3. economical requirements. the certification-server provider must have sufficient financial resources and coverage to bear the risk of liability for damages.


Obtaining a secure electronic signature

To obtain a strong digital signature you have to contact a qualified Certification Authority. The qualified certification-service provider list is available at the Electronic Authority for Public Administration for each European Union country, which consists of Italy, France, Spain, Germany, the United Kingdom, Luxembourg, Holland, Belgium, Portugal, Austria, Finland, Ireland, Denmark, Sweden, and Greece. Alternatively, one can contact the Electronic-Signatures Committee through the European Union online. The links provided are to the only official web sites that exist; where no link exists, the relevant country current does not have an official site for their public key infrastructure. Qualified Certification Authorities are diffused around the world, and they are in the list of one of the European Countries, but their value is automatically recognized in all Europe.

Current Trends in Europe

Each European Country must develop its own PKI, but some countries have been earlier to adopt it than others. Italy has a leading position because it was one of the first European countries to provide the technical measures required for strong digital signatures. It was the first to use secure digital signatures to connect all leaders of all government departments. In Italy's Justice Department, with over 40,000 employees there are already more than 10,000 strong digital signatures.

Finland uses biometric keys instead of smart-cards to produce strong digital signatures, but they are scarcely diffused. Currently, only about 1% of public employees have one, likely because the tools required are too expensive: Finnish strong electronic signatures have the same juridical value than other country qualified signatures, but Finnish keys are more expensive.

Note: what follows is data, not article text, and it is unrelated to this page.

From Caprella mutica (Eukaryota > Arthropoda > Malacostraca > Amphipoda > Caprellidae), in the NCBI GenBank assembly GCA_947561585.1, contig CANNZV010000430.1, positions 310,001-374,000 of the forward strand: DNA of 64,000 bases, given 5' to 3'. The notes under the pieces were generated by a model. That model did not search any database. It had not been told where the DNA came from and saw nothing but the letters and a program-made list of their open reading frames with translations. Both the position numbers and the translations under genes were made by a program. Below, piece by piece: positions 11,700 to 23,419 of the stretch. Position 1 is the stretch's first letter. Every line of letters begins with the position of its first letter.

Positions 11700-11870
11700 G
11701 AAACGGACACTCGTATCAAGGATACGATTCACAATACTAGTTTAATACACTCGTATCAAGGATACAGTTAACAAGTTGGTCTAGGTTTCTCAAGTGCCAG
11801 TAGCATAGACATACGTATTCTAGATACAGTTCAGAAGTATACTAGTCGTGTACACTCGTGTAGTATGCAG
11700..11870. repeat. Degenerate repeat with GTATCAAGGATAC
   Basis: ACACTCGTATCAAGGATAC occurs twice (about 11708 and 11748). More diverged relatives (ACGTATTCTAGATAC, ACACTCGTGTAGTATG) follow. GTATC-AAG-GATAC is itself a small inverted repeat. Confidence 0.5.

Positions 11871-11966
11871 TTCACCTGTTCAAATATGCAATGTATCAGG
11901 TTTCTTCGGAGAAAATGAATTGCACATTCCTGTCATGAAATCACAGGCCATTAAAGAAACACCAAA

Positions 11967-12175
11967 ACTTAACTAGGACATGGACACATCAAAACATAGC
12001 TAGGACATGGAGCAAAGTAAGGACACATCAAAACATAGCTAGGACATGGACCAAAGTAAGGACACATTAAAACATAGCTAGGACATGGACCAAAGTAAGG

Spain uses strong digital signatures in relationships between their citizens and public administration and it is the only European country in which the qualified certification-service provider is also a public administration.

Germany is now giving secure digital signature tools to their public administration, and is working to ensure interoperability between the Certification Authorities. France is currently testing digital signatures in some public administrations. The United Kingdom is late in joining public key infrastructure; at the moment no public administration in the UK uses electronic signatures. Denmark is working for a PKI unitary for all public administrations, but at the moment only 2% of public employees have a digital signature. Austria has implemented the "Citizen Card", a smart-card for strong digital signatures used for social security and also for private business use. Holland is very late: it is the only European Country without a national law that covers the 1999 European Directive.


Electronic signatures are backed by valid European laws and thus qualified digital signatures have great potential. Strong digital signatures have great importance to all businesses who must do electronic transactions with European partners because they have a very deep juridical value. Once again, a secure digital signature warrants the authentication, integrity, confidentiality, and non-repudiation of a signatory; these are the most desired guarantees in e-business. Strong digital signatures thus have widespread use for high value e-commerce situations: everyone wants to be sure her/his contract is valid and there is no hacker interference.